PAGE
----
• Therapy based on atherosclerotic CV disease risk and potential for adverse effects is recommended rather than focusing on specific LDL-C or non-HDL goals.

The National Lipid Association (NLA) task force on statin safety note that ezetimibe may be considered in those with statin intolerance who have not achieved the LDL-C goal.3,5

The Standards in Diabetes (2017) recommends the addition of ezetimibe to moderate-intensity statin therapy has been shown to provide additional cardiovascular benefit compared with moderate-intensity statin therapy alone for patients with recent acute coronary syndrome and LDL cholesterol ≥50 mg/dL (1.3 mmol/L) and should be considered for these patients and also in patients with diabetes and history of ASCVD who cannot tolerate high-intensity statin therapy.4

According the American Heart Association (AHA), initial treatment for Familial Hypercholesterolemia should include a high intensity statin.6 If the LDL-C is not at goal after 3 months of therapy with the high intensity statin and the patient has been adherent, AHA recommends the addition of ezetimibe. For patients who do not respond to this two drug regimen within 3 months, AHA recommends addition of a PCKS9, a bile acid sequestrant, or niacin. Patients with HoFH who require additional therapy despite treatment with the three drug regimen, AHA recommends addition of Juxtapid or Kynamro and LDL apheresis.6  

The 2016 American College of Cardiology (ACC) Expert Consensus Decision Pathway on the Role of Non-Statin Therapies for Low-Density Lipoprotein Cholesterol (LDL-C) Lowering in the Management of Atherosclerotic Cardiovascular Diseaes (ASCVD) Risk recommends the consideration of adding ezetimibe 10 mg daily as the initial non-statin agent in combination therapy in patients with stable ASCVD and diabetes; patients with uncomplicated HeFH; patients without diabetes but with multiple ASCVD risk factors; and in patients with acute coronary syndromes.7 

For additional clinical information see Prime Therapeutics Formulary Chapter 5.9F: Cholesterol Absorption Inhibitors.



  1. Zetia Prescribing Information. Merck/Schering-Plough Pharmaceuticals, Whitehouse Station, NJ 0889. February 2016.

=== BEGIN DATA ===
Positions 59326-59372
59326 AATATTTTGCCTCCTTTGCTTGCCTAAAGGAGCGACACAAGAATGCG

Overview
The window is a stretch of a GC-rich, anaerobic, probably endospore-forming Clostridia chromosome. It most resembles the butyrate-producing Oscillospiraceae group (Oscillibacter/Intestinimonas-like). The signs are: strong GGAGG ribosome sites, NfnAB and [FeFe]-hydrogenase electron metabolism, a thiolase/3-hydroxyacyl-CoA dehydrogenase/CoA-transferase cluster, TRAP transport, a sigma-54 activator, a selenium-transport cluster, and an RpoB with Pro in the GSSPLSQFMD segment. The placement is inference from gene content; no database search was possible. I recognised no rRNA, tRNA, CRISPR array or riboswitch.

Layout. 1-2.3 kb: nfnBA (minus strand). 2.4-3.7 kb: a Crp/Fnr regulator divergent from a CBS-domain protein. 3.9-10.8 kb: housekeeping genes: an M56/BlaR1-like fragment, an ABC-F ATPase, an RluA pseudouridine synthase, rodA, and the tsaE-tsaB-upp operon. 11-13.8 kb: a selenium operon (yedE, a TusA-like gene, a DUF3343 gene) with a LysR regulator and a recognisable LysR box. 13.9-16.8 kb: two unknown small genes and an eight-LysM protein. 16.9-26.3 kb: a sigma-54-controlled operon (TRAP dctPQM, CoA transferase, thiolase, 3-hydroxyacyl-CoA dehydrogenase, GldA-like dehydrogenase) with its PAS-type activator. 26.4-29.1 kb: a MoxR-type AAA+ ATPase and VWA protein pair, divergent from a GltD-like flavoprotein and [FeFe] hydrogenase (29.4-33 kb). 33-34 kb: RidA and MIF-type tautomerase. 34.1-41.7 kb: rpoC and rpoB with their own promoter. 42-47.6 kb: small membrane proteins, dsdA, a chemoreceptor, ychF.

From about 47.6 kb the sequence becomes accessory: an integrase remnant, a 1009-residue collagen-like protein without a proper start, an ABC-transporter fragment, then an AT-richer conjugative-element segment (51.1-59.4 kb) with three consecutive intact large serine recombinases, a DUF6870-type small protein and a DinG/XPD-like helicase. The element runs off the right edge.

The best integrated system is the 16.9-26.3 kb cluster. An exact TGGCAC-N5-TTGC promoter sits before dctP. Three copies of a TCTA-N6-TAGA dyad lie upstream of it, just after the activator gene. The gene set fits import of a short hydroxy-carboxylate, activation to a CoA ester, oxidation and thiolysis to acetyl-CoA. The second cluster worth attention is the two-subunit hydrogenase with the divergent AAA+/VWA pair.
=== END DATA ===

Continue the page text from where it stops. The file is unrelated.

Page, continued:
2. Stone NJ, Robinson J, Lichtenstein AH, et al. 2013 ACC/AHA Guideline for the Treatment of Blood Cholesterol to Reduce Atherosclerotic CV risk in adults: A report of the ACC/AHA taskforce on practice guidelines. Available at: Accessed February 5, 2014.
  3. Jacobson TA, Ito MK, Maki KC, et al.  National Lipid Association recommendations for patient-centered management of dyslipidemia:Part 1 – full report.  J Clin Lipidology 2015; 9: 129-169.
  4. Standards of Medical Care in Diabetes 2017. Diabetes Care 2017; 40(Suppl. 1):S75–S87 | DOI: 10.2337/dc17-S012
  5. Jacobson TA, Maki KC, Orringer CE, et al.  National Lipid Association recommendations for patient-centered management of dyslipidemia: part 2.  J Clin Lipidology 2015; 9: S1-S122.
  6. Gidding S, Champagne M, Ferranti S, et al. The Agenda for Familial Hypercholesterolemia. A Scientific Statement From the American Heart Association. Circulation. 2015; 132:00-00
  7. Journal of American College of Cardiology 2016; April: 1-42.

This pharmacy policy is not an authorization, certification, explanation of benefits or a contract. Eligibility and benefits are determined on a case-by-case basis according to the terms of the member’s plan in effect as of the date services are rendered. All pharmacy policies are based on (i) information in FDA approved package inserts (and black box warning, alerts, or other information disseminated by the FDA as applicable); (ii) research of current medical and pharmacy literature; and/or (iii) review of common medical practices in the treatment and diagnosis of disease as of the date hereof. Physicians and other providers are solely responsible for all aspects of medical care and treatment, including the type, quality, and levels of care and treatment.

The purpose of pharmacy policies are to provide a guide to coverage. Pharmacy policies are not intended to dictate to physicians how to practice medicine. Physicians should exercise their medical judgment in providing the care they feel is most appropriate for their patients.

Neither this policy, nor the successful adjudication of a pharmacy claim, is guarantee of payment.